Four districts, Banja and Guagusa from Awi zone (highland districts), Mandura and Pawe from Metekel zone (lowland districts) were purposively selected based on bamboo production and utilization practices. From the four districts, a total of 16 peasant association (PAs), four from each district, were selected based on the same criteria mentioned earlier. From each PAs, 13 households were purposively selected for data collection. Semi-structured questionnaire were used for data collection and data was collected in a single visit interviews. The questionnaires covered issues related to farmers’ current practices and indigenous knowledge on the production and utilisation of the two bamboo species. The questions focused among others on the presence or absence of bamboo ownership, practices of feeding bamboo to animals (when, how, to which livestock type), farmers’ perception (opinions and views) on the nutritional quality and animal health problems associated with feeding of bamboo forage.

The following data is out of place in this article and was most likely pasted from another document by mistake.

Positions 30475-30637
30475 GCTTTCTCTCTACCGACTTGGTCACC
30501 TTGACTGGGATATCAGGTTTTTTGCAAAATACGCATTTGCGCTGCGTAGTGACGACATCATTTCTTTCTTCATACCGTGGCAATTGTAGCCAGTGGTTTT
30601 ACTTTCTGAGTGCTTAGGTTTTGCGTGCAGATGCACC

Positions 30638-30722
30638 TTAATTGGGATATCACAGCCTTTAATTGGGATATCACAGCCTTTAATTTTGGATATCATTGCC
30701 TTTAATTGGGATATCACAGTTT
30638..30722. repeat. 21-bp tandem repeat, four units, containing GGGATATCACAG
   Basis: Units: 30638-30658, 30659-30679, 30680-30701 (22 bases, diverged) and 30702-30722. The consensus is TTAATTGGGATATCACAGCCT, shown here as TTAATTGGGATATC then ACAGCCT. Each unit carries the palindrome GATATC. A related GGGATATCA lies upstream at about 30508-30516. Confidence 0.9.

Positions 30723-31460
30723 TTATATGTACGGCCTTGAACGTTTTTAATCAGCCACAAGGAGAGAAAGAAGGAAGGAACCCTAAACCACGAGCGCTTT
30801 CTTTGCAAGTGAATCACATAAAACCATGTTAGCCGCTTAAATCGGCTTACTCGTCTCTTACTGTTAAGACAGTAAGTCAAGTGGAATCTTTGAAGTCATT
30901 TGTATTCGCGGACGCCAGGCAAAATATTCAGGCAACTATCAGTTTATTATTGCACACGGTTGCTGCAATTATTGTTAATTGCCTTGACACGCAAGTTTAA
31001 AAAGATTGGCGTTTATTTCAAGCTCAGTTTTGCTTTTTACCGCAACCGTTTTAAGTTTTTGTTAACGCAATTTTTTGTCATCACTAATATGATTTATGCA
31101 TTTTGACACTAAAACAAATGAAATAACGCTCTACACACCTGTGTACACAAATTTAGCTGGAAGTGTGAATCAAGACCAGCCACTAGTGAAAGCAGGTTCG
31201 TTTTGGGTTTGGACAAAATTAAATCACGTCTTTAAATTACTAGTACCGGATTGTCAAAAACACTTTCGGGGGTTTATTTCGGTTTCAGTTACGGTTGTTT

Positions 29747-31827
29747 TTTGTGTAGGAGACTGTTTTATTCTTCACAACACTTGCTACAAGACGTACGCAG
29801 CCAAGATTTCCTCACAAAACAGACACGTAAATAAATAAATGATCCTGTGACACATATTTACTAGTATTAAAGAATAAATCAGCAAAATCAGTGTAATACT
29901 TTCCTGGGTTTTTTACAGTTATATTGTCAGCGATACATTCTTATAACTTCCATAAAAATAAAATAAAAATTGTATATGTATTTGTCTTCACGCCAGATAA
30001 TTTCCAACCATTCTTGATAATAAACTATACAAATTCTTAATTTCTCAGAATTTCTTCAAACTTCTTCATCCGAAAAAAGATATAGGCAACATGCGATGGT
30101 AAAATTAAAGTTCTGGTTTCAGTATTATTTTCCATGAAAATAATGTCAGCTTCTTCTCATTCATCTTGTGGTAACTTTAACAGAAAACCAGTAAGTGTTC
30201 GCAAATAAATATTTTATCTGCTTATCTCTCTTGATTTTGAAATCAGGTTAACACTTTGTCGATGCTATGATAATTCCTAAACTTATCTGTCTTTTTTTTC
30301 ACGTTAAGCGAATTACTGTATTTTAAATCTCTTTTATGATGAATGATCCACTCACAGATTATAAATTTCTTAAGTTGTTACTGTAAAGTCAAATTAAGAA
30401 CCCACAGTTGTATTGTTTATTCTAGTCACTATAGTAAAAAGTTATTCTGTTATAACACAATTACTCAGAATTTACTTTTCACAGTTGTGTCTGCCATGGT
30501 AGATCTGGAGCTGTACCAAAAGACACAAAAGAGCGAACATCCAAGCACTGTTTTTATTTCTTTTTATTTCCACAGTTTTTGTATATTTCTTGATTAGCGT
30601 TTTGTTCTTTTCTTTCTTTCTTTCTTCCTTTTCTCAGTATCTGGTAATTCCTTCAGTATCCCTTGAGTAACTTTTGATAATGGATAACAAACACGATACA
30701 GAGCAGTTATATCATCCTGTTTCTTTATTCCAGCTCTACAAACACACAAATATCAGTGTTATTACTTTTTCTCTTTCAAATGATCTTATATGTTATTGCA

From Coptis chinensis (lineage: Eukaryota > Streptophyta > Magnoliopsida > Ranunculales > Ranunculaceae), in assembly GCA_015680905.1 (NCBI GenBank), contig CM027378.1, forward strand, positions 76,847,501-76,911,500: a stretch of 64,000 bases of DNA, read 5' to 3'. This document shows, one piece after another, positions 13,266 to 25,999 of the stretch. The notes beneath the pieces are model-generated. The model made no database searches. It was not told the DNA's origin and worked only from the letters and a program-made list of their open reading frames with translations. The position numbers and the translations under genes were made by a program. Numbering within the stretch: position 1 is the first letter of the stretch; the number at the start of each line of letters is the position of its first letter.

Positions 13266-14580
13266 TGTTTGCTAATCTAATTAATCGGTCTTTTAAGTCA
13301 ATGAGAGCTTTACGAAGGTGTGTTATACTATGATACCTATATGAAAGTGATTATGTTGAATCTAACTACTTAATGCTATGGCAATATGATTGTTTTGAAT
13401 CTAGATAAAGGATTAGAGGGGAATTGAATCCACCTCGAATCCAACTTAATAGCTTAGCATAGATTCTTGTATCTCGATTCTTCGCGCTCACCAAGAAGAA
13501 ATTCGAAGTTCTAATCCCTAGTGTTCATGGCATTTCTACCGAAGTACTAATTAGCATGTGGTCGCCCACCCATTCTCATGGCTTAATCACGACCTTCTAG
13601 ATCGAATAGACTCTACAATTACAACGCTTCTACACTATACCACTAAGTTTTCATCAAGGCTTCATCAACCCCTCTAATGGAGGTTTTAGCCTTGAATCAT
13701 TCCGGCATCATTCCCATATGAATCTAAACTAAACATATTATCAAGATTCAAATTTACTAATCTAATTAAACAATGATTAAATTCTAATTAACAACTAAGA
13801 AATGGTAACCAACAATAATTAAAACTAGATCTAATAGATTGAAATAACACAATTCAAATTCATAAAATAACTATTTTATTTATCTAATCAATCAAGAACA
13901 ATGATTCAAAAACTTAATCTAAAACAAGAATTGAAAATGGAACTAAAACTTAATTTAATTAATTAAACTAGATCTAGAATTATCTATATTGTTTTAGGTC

Data collected by using questionnaires were supplemented by information obtained from key-informants, making field checks at the time of survey and secondary data derived mainly from Bureau of Agriculture and Rural Development offices at each district. Group discussions were held during the survey with 14-20 key informants consisting of elder people, local administrators, bamboo project coordinators and peasant association development agents. The group discussants were selected purposively at each study district based on their knowledge about the area and bamboo utilization practices. During the group discussion, information were gathered on issues related to the current agricultural production system, the major constraints in crop and livestock production, farmers’ indigenous knowledge about the production and utilization of bamboo, and effect of feeding bamboo on animals. In the discussion process, individual issues were raised by the researcher and open discussion among the key informants were encouraged and women members were welcomed to actively participate. Information obtained from the East African bamboo project activities in Awi zone, Pawe National Research Center and the Ethiopian Biodiversity activities in Metekel zone were also used as input to describe and assess the current status and prospect of bamboo in the study areas. The interview and data collection was administered by development agents (DAs) working in the Ministry of Agriculture. The DAs were given training to make them familiar with the questions and on how to administer the questionnaire. In ranking the importance of bamboo, the respondents who reported for each rank were summed up and taken as the proportion from the total interviewed farmers for each districts. To determine the peak calendar of bamboo foliage feeding, number of respondents in each month were summed and categorized into three groups (i.e. X = when the number of respondents is from one to fifteen; XX = from 16 -30 respondents and XXX = from 31-52 respondents) indicating increasing importance of bamboo foliage. The collected raw data were systematically coded and analysed using descriptive statistics by employing Statistical Package for Social Sciences (SPSS 2007).